The midlife crisis is a familiar, if somewhat vague, concept. It's not clear whether it will strike us, or when. Traditionally we were supposed to be on guard as we neared 40, and now it's widely seen as occurring later. There's even talk of a quarter-life crisis, at about age 25.
But Hannes Schwandt, an economist and researcher with Princeton University's Center for Health and Wellbeing, has given it greater clarity. Disappointment starts hitting people in their 30s and 40s, as the gap between expectations and life satisfaction starts to increase. People usually reach their lowest point in their early 50s. And while it doesn't strike everyone, it will hit most people. "Mid-career crises are, in fact, a widespread regularity, rather than the misfortune of a few individuals," he wrote recently on Harvard Business Review blogs.
But if that sounds depressing, a bullet you can't dodge, he also has two bits of positive news. First, if you know it will happen – and why – you will be in better shape to deal with it. And second, after the midlife trough, things usually get better, your life and career satisfaction rising higher than your expectations.
Dr. Schwandt is 32, a recent PhD graduate with a job beckoning as a professor of economics at the University of Zurich this fall. His career is going well. He is satisfied. But he knows from his research what will likely happen, based on a German longitudinal study of 33,000 individuals from 1991 to 2004, who were regularly reinterviewed. They were asked about current life satisfaction and also to predict their satisfaction in five years' time.
The pattern that emerged is U-shaped. Young people, in their 20s and early 30s, are optimistic and expect life satisfaction to grow. He saw no signs of a quarter-life crisis. "They feel they will be the lucky ones – not get divorced, getting the good job, and having great children," he said in an interview.
But then as life starts to play out, it usually doesn't turn out as well as expected. Both life satisfaction and expectations about the future drop – with expectations sinking faster than actual satisfaction, adding to the discontent. Perhaps your marriage is headed for, or has ended in, divorce. Your career is stalled and you're stuck in a bad job. "It's a double misery. You are frustrated about the past and lose the rosy view of the future," he says.
This intensifies until the mid-50s, when life satisfaction and expectations begin to align better. Satisfaction rises and continues to grow over coming years. The elderly can deal better with disappointment. They are more mindful, and aren't seeking as much for the future. "People accept life. They feel less regret about past disappointments," he said.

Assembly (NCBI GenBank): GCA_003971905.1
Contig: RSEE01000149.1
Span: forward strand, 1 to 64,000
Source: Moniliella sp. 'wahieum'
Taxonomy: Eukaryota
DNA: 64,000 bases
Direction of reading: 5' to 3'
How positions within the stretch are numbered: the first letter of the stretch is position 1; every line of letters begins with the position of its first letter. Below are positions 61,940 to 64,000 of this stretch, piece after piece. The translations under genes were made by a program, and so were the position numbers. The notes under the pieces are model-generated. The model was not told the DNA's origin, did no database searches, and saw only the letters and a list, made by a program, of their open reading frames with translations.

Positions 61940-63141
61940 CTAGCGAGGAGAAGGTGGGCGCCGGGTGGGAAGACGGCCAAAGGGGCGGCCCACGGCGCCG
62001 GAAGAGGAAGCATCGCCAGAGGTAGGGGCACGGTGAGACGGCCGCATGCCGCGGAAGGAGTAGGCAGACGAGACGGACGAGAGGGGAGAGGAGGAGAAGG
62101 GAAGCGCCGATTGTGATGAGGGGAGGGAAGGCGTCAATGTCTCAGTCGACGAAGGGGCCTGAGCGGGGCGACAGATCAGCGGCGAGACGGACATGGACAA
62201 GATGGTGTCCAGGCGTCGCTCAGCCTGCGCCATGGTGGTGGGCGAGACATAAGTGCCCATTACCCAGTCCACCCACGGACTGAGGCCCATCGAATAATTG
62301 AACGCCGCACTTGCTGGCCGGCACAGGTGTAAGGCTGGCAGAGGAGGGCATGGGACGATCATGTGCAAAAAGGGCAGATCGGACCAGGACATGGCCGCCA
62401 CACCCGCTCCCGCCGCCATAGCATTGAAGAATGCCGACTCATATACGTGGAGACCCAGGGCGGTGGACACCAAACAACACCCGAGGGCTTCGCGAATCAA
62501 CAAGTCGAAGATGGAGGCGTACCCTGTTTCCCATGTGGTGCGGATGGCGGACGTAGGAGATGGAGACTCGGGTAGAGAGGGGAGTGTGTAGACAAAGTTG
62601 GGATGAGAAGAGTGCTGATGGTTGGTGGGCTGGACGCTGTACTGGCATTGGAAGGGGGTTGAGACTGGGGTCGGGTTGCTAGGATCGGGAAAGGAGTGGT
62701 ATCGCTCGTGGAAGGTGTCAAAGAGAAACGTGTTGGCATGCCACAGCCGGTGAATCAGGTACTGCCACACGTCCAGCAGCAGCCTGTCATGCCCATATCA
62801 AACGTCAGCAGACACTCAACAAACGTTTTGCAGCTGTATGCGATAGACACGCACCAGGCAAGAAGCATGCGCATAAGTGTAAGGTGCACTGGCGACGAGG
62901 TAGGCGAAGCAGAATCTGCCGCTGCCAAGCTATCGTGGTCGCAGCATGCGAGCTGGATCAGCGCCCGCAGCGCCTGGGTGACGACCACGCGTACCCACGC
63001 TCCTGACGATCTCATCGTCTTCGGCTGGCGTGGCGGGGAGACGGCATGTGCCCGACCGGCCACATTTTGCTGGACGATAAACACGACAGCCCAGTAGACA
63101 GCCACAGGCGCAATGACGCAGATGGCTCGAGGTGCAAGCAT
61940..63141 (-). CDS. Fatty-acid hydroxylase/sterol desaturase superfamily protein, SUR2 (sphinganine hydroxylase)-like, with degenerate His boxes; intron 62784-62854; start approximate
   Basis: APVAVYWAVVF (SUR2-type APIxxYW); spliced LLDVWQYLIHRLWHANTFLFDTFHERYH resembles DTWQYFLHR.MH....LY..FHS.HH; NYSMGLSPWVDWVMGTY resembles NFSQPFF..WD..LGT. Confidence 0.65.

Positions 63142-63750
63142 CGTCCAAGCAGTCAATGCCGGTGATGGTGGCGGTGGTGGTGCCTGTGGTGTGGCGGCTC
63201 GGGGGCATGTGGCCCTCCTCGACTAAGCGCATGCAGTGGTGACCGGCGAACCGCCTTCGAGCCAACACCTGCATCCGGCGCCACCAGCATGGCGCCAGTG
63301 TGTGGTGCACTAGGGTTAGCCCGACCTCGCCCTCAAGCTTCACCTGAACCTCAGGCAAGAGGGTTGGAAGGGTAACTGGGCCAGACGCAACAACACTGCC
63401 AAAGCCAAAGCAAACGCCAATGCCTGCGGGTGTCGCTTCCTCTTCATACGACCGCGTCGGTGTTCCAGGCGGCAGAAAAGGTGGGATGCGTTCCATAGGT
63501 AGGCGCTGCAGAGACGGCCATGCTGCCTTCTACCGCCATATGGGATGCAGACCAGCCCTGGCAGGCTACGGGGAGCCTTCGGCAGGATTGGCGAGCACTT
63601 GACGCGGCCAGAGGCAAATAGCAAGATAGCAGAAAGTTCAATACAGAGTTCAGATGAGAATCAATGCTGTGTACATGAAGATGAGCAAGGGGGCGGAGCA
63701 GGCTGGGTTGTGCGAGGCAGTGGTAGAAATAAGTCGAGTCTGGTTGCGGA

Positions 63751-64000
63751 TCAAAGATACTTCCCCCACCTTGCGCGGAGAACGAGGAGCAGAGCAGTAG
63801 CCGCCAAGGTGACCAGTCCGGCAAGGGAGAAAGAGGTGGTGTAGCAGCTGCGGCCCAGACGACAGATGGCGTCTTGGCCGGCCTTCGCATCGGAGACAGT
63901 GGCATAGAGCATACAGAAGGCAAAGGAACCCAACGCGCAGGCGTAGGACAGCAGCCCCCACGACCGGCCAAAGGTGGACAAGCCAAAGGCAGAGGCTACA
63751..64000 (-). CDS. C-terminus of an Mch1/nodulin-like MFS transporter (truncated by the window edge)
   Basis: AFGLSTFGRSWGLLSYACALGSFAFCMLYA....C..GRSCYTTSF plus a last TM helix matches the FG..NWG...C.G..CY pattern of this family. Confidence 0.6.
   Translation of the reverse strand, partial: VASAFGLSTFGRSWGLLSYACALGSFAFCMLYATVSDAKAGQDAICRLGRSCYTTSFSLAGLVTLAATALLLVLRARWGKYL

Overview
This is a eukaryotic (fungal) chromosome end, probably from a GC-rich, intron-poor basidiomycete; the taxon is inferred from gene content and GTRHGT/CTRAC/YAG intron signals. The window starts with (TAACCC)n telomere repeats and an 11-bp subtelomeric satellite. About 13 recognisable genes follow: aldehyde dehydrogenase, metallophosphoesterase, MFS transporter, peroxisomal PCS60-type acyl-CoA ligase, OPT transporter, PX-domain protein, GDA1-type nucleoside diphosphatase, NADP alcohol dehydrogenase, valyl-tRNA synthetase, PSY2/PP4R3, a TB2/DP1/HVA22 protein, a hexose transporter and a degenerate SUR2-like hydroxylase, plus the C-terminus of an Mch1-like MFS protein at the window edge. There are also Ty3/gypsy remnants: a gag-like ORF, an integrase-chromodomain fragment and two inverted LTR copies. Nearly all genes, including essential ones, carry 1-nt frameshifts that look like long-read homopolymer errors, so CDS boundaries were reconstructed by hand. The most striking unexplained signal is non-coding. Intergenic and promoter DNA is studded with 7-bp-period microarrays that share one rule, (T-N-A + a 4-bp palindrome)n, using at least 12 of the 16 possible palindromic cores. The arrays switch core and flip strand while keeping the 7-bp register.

That won't happen to everyone. But the U-shaped life satisfaction pattern will happen for many, his statistical analysis suggests. It therefore means you will probably have a midlife period of despair and can prepare for it – and not feel guilty or inferior for experiencing it.
It's temporary and perhaps, he feels, even positive, if it leads to reflection. So no need to buy a convertible sports car to release your angst or divorce your spouse for a younger version. Instead, consider better ways of doing your work so it has more meaning or new areas of your life to energize. "You now know there is light at the end of the tunnel. Often people are dissatisfied about being dissatisfied. If they see it as normal, they can deal with it better," he contends.
The pattern occurred in the German statistics regardless of people's socio-economic status, their gender, or other demographic factors. It seems to be part of a natural developmental process, driven by biology rather than the specifics of a particular job. So, he warns in the Harvard blog article, that drastic career changes are unlikely to make you better off: If the burned out Wall Street lawyer and the dissatisfied non-government organization activist were to change jobs, perhaps neither would end up more content.
He also outlined a role for organizations, which these days focus mentoring on the young but might wisely arrange to assist those at a painful stage of the U-shaped curve. "My findings suggest that those in a mid-career low can learn from their older colleagues who already went through the valley and have emerged feeling less regret, having adapted to life's circumstances. A corporate culture that openly addresses mid-career discontent could support employees in this reorientation process, helping them explore new opportunities – within the firm," he wrote.
The midlife crisis can be painful, he stresses. But it's normal and temporary. Be prepared.
Harvey Schachter is a Battersea, Ont.-based writer specializing in management issues. He writes Monday Morning Manager and management book reviews for the print edition of Report on Business and an online work-life column, Balance. E-mail Harvey Schachter